Scholarly Research Excellence

Digital Open Science Index

Commenced in January 2007 Frequency: Monthly Edition: International Paper Count: 25

University Students Sport’s Activities Assessment in Harsh Weather Conditions

This paper addresses the application of physiological status monitoring (PSM) for assessing the impact of harsh weather conditions on sports activities in universities in Saudi Arabia. Real sports measurement was conducted during sports activities such that the physiological status (HR and BR) of five students were continuously monitored by using Zephyr BioHarnessTM 3.0 sensors in order to identify the physiological bonds and zones. These bonds and zones were employed as indicators of the associated physiological risks of the performed sports activities. Furthermore, a short yes/no questionnaire was applied to collect information on participants’ health conditions and opinions of the applied PSM sensors. The results show the absence of a warning system as a protective aid for the hazardous levels of extremely hot and humid weather conditions that may cause dangerous and fatal circumstances. The applied formulas for estimating maximum HR provides accurate estimations for Maximum Heart Rate (HRmax). The physiological results reveal that the performed activities by the participants are considered the highest category (90–100%) in terms of activity intensity. This category is associated with higher HR, BR and physiological risks including losing the ability to control human body behaviors. Therefore, there is a need for immediate intervention actions to reduce the intensity of the performed activities to safer zones. The outcomes of this study assist the safety improvement of sports activities inside universities and athletes performing their sports activities. To the best of our knowledge, this is the first paper to represent a special case of the application of PSM technology for assessing sports activities in universities considering the impacts of harsh weather conditions on students’ health and safety.

Development of Soft-Core System for Heart Rate and Oxygen Saturation

This paper is about the development of non-invasive heart rate and oxygen saturation in human blood using Altera NIOS II soft-core processor system. In today's world, monitoring oxygen saturation and heart rate is very important in hospitals to keep track of low oxygen levels in blood. We have designed an Embedded System On Peripheral Chip (SOPC) reconfigurable system by interfacing two LED’s of different wavelengths (660 nm/940 nm) with a single photo-detector to measure the absorptions of hemoglobin species at different wavelengths. The implementation of the interface with Finger Probe and Liquid Crystal Display (LCD) was carried out using NIOS II soft-core system running on Altera NANO DE0 board having target as Cyclone IVE. This designed system is used to monitor oxygen saturation in blood and heart rate for different test subjects. The designed NIOS II processor based non-invasive heart rate and oxygen saturation was verified with another Operon Pulse oximeter for 50 measurements on 10 different subjects. It was found that the readings taken were very close to the Operon Pulse oximeter.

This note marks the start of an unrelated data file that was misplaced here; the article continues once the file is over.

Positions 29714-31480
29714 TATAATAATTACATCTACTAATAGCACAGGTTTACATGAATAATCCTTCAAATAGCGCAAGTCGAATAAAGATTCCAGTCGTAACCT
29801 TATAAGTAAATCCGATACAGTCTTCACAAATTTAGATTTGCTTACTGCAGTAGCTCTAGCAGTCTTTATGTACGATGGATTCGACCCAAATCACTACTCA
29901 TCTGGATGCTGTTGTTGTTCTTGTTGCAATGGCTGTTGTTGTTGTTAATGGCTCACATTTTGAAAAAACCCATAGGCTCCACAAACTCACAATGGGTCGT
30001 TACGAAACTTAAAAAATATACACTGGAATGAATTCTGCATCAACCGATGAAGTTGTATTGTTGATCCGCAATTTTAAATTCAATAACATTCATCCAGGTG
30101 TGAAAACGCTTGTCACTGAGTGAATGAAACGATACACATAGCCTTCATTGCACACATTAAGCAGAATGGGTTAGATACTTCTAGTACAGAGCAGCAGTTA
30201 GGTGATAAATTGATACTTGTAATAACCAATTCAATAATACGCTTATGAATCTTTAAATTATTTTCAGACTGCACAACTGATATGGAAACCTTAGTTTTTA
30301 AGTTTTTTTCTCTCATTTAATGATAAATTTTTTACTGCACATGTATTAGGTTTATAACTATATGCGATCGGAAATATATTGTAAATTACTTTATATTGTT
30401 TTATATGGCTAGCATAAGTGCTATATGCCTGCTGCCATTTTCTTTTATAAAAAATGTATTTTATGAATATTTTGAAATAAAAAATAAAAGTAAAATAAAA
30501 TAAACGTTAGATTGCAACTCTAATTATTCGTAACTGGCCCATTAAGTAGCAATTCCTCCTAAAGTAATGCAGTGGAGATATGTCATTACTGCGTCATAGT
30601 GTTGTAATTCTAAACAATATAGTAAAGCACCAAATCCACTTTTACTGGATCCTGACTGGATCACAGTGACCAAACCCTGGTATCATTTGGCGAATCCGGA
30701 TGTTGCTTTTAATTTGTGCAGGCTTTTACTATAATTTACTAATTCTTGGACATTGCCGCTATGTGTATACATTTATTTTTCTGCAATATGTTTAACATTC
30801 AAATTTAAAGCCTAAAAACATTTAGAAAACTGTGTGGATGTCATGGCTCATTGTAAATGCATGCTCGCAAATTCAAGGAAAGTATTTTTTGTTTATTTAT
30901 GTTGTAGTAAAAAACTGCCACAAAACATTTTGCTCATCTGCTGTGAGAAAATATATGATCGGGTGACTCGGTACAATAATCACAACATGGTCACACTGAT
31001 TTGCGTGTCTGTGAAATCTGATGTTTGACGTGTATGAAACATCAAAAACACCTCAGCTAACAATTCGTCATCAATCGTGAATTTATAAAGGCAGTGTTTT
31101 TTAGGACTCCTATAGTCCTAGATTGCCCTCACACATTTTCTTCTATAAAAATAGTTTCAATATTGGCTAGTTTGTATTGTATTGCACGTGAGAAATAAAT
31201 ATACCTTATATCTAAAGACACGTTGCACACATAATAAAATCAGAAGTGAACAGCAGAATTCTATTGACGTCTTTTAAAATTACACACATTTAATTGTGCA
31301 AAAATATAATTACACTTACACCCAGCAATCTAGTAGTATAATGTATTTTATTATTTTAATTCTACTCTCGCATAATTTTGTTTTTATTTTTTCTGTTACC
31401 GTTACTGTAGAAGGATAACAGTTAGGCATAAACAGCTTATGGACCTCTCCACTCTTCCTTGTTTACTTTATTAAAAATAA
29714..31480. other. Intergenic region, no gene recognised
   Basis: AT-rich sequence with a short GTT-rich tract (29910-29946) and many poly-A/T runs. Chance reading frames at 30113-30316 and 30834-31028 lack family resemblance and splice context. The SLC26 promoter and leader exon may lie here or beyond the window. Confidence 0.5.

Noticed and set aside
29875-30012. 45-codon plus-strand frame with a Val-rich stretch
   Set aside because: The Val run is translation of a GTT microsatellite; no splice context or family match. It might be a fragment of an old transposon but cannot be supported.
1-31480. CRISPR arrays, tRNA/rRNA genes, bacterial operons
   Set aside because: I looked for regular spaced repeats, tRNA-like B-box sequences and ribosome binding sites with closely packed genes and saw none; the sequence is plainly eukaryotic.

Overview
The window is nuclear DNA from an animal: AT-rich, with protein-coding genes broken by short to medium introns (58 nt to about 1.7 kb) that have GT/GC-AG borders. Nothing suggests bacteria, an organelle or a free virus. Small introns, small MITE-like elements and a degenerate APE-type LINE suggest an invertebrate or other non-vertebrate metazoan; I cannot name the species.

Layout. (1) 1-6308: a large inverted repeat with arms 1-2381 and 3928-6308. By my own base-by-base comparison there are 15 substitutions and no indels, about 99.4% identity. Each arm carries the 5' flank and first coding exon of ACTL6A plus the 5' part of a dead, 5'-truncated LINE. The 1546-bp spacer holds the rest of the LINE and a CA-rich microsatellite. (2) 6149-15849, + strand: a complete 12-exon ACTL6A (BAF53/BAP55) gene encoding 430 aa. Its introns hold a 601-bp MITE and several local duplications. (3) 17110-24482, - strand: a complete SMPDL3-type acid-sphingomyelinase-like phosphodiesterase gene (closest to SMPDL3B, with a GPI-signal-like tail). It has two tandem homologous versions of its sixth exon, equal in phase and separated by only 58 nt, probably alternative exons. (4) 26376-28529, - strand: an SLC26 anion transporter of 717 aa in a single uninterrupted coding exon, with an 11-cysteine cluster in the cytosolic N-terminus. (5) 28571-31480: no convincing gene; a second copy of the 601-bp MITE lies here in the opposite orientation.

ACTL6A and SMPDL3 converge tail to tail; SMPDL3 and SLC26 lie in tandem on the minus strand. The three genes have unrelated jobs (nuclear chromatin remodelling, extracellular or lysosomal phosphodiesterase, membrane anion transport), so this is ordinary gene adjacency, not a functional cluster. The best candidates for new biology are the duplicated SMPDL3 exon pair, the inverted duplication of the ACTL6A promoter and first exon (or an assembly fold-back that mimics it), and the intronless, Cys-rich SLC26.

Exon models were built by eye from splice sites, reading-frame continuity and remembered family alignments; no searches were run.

Optimal ECG Sampling Frequency for Multiscale Entropy-Based HRV
Multiscale entropy (MSE) is an extensively used index to provide a general understanding of multiple complexity of physiologic mechanism of heart rate variability (HRV) that operates on a wide range of time scales. Accurate selection of electrocardiogram (ECG) sampling frequency is an essential concern for clinically significant HRV quantification; high ECG sampling rate increase memory requirements and processing time, whereas low sampling rate degrade signal quality and results in clinically misinterpreted HRV. In this work, the impact of ECG sampling frequency on MSE based HRV have been quantified. MSE measures are found to be sensitive to ECG sampling frequency and effect of sampling frequency will be a function of time scale.
A Study of Applying the Use of Breathing Training to Palliative Care Patients, Based on the Bio-Psycho-Social Model